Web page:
16 April 2019
Midland Heart chief executive Glenn Harris pulls no punches when he discusses the national housing market and the demand for accommodation, writes Jon Griffin.
“Shelter thinks there is a shortfall of three million homes nationally. The average price of a house is in the region of eight times the national earnings average. The average private rent is £600 a month.
“Home ownership for some people is further away than it has ever been – you have people on low incomes who cannot access the housing market.
“You can be on a waiting list indefinitely. There is a shortfall of affordable housing, and a shortage of accommodation at the very acute end, where people are most vulnerable.
“At any one time, there are 30,000 people registered on the Homes Direct platform, people registering looking for a home.”
Glenn knows better than most the accommodation difficulties facing tens of thousands of individuals and families across the UK, as head of Birmingham-based Midland Heart, an organisation he describes as a “traditional housing association”.
Midland Heart began life in Birmingham in 1925 as founding organisation Copec in an era of slum housing and back-to-back terraces with the most basic facilities. Nearly a century later, the aims of the organisation in post-industrial Britain and the Internet age remain broadly comparable.
“We have been around, catering for the same people, for nearly 100 years. Our emphasis is on becoming a really good landlord, providing a professional service for people who live in our properties.
“We have a wide range of people in our properties, the elderly, people who are homeless, those with addictions and mental health issues – our mission is to get people to live as independent a life as possible.
“Three-quarters of our income is from people who are on full or partial housing benefit. We provide housing for people who cannot afford to buy a property or rent one privately.”
That income was severely hit by the 2015 Budget under the Cameron/Osborne Coalition Government, when social housing rents were reduced by one per cent over a four-year period, a move described by Glenn as a “big shock to the system”.
But Midland Heart fought back with a new Fit for the Future corporate strategy which cemented its status as a leading player in the UK social housing sector – with its eyes on providing 3,000 more homes in the next five years to add to its current 33,000 strong network.
“The cumulative impact of that was that our income was reduced by £41 million over four years – it was a real eye-opener for social housing.”
Midland Heart, a major Birmingham employer with around 1,600 staff from plumbers to IT, and accountants to plasterers, offset the rent cuts to achieve savings of an impressive £13 million a year.
“We have delivered Fit for the Future a year early. We exited loss-making contracts – we are now more simplified, streamlined and efficient.
“Those (£13m a year) savings are directly correlated to providing more homes, with an aim of 3,000 over the next five years.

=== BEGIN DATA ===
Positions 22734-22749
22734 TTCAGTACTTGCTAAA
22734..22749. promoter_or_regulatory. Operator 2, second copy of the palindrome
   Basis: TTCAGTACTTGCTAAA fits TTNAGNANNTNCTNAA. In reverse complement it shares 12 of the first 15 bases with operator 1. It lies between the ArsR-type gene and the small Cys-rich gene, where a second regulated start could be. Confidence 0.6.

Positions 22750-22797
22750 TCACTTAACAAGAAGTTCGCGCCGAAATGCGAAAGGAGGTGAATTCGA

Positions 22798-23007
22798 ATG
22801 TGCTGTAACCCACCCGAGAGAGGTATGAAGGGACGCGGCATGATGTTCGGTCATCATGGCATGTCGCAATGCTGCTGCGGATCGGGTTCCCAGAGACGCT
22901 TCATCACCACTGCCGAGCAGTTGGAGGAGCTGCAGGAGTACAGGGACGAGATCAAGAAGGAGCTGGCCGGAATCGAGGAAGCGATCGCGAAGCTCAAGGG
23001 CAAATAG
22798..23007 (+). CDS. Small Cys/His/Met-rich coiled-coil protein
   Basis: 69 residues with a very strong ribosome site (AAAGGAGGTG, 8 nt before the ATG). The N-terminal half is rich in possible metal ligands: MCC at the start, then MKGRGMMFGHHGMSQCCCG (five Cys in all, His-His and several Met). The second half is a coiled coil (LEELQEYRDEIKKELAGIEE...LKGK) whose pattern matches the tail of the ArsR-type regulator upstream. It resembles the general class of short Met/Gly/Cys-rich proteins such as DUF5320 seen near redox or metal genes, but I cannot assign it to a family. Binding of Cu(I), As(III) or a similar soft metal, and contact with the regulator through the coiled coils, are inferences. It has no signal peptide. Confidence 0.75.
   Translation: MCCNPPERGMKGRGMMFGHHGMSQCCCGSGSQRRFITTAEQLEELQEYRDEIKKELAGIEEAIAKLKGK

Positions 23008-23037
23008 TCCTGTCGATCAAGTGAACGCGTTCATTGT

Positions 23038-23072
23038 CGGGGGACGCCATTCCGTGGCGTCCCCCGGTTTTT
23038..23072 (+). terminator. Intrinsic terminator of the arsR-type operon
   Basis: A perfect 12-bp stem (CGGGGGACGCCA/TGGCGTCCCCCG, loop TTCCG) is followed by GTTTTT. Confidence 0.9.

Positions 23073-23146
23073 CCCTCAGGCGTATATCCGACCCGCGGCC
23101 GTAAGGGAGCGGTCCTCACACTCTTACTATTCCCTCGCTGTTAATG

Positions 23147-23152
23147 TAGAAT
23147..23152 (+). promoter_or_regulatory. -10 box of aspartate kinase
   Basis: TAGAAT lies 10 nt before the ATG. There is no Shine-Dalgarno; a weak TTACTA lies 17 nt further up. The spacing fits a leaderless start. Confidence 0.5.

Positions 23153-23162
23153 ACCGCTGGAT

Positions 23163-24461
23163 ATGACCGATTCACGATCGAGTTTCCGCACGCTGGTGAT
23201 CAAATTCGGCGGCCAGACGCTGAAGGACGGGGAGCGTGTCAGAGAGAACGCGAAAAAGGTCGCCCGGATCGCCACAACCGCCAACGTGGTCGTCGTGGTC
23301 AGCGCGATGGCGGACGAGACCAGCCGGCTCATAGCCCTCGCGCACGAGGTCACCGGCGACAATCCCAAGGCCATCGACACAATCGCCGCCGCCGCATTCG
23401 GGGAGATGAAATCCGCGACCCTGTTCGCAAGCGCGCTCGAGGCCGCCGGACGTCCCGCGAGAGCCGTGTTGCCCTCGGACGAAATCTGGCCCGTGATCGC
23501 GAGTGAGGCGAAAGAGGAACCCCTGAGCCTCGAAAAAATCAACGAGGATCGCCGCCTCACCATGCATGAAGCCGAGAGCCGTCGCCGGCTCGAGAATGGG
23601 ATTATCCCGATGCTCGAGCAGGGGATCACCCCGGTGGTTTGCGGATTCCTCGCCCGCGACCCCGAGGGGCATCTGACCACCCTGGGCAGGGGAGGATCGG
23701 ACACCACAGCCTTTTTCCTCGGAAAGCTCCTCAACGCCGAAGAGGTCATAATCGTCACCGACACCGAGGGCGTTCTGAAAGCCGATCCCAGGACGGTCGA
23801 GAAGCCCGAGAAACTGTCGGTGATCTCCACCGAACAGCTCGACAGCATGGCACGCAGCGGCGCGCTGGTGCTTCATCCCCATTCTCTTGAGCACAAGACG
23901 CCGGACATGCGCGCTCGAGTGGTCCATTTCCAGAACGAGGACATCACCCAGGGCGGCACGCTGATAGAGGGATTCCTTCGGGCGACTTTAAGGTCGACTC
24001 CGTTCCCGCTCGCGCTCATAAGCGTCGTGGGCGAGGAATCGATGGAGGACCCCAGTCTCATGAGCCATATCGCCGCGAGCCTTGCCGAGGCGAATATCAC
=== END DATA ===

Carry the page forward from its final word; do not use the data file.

“You go through surges and lulls in development but we will have completed 450 new homes by the end of this month over the course of a year. Our aim is to get to 600 homes a year and to maintain that figure – it is an ambitious total but we are well on the way to that.”
While Glenn is justifiably proud of the steps taken by Midland Heart in recent years to bolster its status as a provider of affordable accommodation at a time of considerable - and varied - pressures on the housing market, he is also keen to stress that the Bath Row-headquartered enterprise is run on business lines.
“We are one of the largest organisations of our type in the Midlands and we have a very clear social purpose but we are also here to run Midland Heart as a business.
“In the last 12 months, we have invested nearly £100 million through a combination of building new homes – we have started 700 new homes this year alone – plus investing in our stock, replacing windows, mending boilers, roofs etc.
“You have to be able to provide homes for the most vulnerable in society as well as a balanced and more sustainable community. We have to increase the rate at which we develop, and we also have to run as efficient an organisation as we can.”
Midland Heart is primarily a provider of urban accommodation, with 12,000 properties in Birmingham alone, with other West Midlands developments in Coventry, Wolverhampton, Stoke, Sandwell and Dudley. It also stretches to the East Midlands, with accommodation in Leicestershire and Northamptonshire.
The group also prides itself as a business with considerable career opportunities, says Chesterfield-born Glenn, now 49, who joined Midland Heart in 2012 after previous executive roles with the East Midlands Development Agency and NHS Logistics.
“One of the challenges for us is to try to promote Midland Heart as an employer, and to attract and retain the best staff we can. Midland Heart is a great place to come and develop your career. Why not consider a career in housing?”
Pictured: Glenn Harris (left) with tenant Peter Davies talking about the installation of new kitchen in his Sandwell flat.
This story was originally published in the April 2019 edition of Chamberlink.